2. peer-to-peer (fellow graduate students you meet in ASHS can be life long friends, supportive colleagues, and may provide you with helpful tips from their own experiences)
    15. ASHS SR-smaller, more family-like
      1. Not every US region has ASHS representation (that means that for those who can be intimidated by the larger ASHS conferences, Southern Region -for example- is smaller, close-knit group to interact with)
  1. Faculty/Employee/Employer Member (think to your future, graduate students!)
    1. Professional research organization listing for bios and bylines (social media, articles, speaking engagements, websites) *Your credentials!
    2. Discounted conference registration versus non-members
    3. ASHS SR-smaller, more family-like
      1. Not every US region has ASHS representation
    4. Awards/Recognitions (I received a Blue Ribbon Extension Communications Award…CV building!)
    5. International Research Opportunities
    6. Colleagues that lift each other up
    7. Mentoring: new faculty members
    8. Collaborative Research (this is extremely important)
      1. Institution to Institution
      2. Grants (multi-organizations)
    9. CV building (ASHS provides opportunities through presentations, awards, and volunteerism to build your CV)
      1. Annual evaluations
      2. Promotions
    10. Networking
    11. Early Notice of Job Opportunities
      1. In person at conferences & online
    12. Post CV online ASHS (not many professionals stay with the same company (or at the same location) forever-those days are gone…for some this is THE way to get significant promotions and increases in salary)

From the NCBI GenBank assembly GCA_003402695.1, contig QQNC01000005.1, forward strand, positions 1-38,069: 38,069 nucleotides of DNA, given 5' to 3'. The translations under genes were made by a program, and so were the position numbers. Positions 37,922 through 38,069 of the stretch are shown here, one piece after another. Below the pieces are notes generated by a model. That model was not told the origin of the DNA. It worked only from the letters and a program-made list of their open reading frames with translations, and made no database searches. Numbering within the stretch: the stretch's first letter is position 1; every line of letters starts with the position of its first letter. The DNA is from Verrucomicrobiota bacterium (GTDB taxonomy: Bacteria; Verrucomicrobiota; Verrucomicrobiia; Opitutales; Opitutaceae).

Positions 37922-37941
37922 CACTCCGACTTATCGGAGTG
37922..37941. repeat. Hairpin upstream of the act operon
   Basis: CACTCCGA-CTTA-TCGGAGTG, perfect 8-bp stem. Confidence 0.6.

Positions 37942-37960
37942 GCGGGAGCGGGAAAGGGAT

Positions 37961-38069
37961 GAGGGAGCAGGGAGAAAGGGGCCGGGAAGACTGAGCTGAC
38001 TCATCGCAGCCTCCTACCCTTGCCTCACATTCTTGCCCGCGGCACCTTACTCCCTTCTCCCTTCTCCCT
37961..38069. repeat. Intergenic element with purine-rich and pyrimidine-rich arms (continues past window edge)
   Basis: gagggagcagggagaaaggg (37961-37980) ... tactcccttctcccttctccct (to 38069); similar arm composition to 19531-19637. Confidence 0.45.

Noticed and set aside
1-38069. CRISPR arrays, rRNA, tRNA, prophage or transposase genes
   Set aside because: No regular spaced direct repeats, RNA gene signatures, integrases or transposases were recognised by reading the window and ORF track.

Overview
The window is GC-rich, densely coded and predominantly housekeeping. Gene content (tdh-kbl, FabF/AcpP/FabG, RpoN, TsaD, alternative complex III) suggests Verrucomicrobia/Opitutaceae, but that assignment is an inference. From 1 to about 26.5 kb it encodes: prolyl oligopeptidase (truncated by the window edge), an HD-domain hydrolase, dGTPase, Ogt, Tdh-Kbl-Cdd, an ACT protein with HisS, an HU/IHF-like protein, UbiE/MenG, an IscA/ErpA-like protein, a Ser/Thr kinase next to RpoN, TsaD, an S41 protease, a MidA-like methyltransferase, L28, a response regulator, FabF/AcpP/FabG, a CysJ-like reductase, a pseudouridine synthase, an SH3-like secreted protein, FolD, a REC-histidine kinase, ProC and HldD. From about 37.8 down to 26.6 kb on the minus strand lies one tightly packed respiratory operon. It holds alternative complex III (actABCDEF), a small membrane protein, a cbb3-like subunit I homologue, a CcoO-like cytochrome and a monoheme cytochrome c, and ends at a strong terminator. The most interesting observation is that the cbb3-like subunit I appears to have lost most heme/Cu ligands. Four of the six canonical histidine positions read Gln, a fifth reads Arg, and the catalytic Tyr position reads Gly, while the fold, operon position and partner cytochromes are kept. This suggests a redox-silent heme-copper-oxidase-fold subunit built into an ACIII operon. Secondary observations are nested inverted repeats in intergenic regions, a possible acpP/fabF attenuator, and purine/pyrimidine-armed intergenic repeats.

13. Nominations Awards/Committees (I have served on several committees and have also volunteered to be a poster and oral competitions judge…all rewarding experiences)
    14. Letters of Recommendation (I have been a letter writer and received letters for/from folks via ASHS)
      1. Promotions
      2. Awards
    15. PAX Photography contest at ASHS
    16. Connect with students for Assistantship, Post-Grad, and Faculty Exchange research positions
    17. International speaking opportunities
    18. Disseminate Research Activities: Oral and Poster
    19. Promotes Personal Research, Department/Organization, Field of Study
    20. Annual Giving: Endowment, Scholarships, Awards
    21. Continuing Education Units (CEU’s) for certification programs such as the International Society for Arboriculture and the ASHS Certified Professional Horticulturist programs and some jobs
    22. Opportunities to Serve and Give Back
      1. Office Board & committees
      2. Judging Oral and Poster Competitions
      3. Advisors for ACB
    23. Publication opportunities in peer-reviewed journals
    24. Reasons to be an active Member though not employed directly in Horticulture Science as Scientist at the PhD level?
      1. Educational opportunities, collaboration and interest groups
        1. Stay apprised of what is new in horticulture
      2. Extension, Industry, Ag/Hort/Garden writers & communicators, Ag Education, Public Gardens
        1. We are stronger when we are together! Get inspired.
      3. May be in temporary position, not in Horticulture, but maintaining horticulture track/interests (I used to joke I was longest running ASHS Member who was not actively employed in Horticulture for many years!)

I hope this information can help you or a graduate student you may know in Horticulture or a horticulture-related field.

Yours in Gardening,

The Garden Maiden


copyright 2018 The Garden Maiden


Categories: Other Inspirations | Tags: , , , , , , , | Leave a comment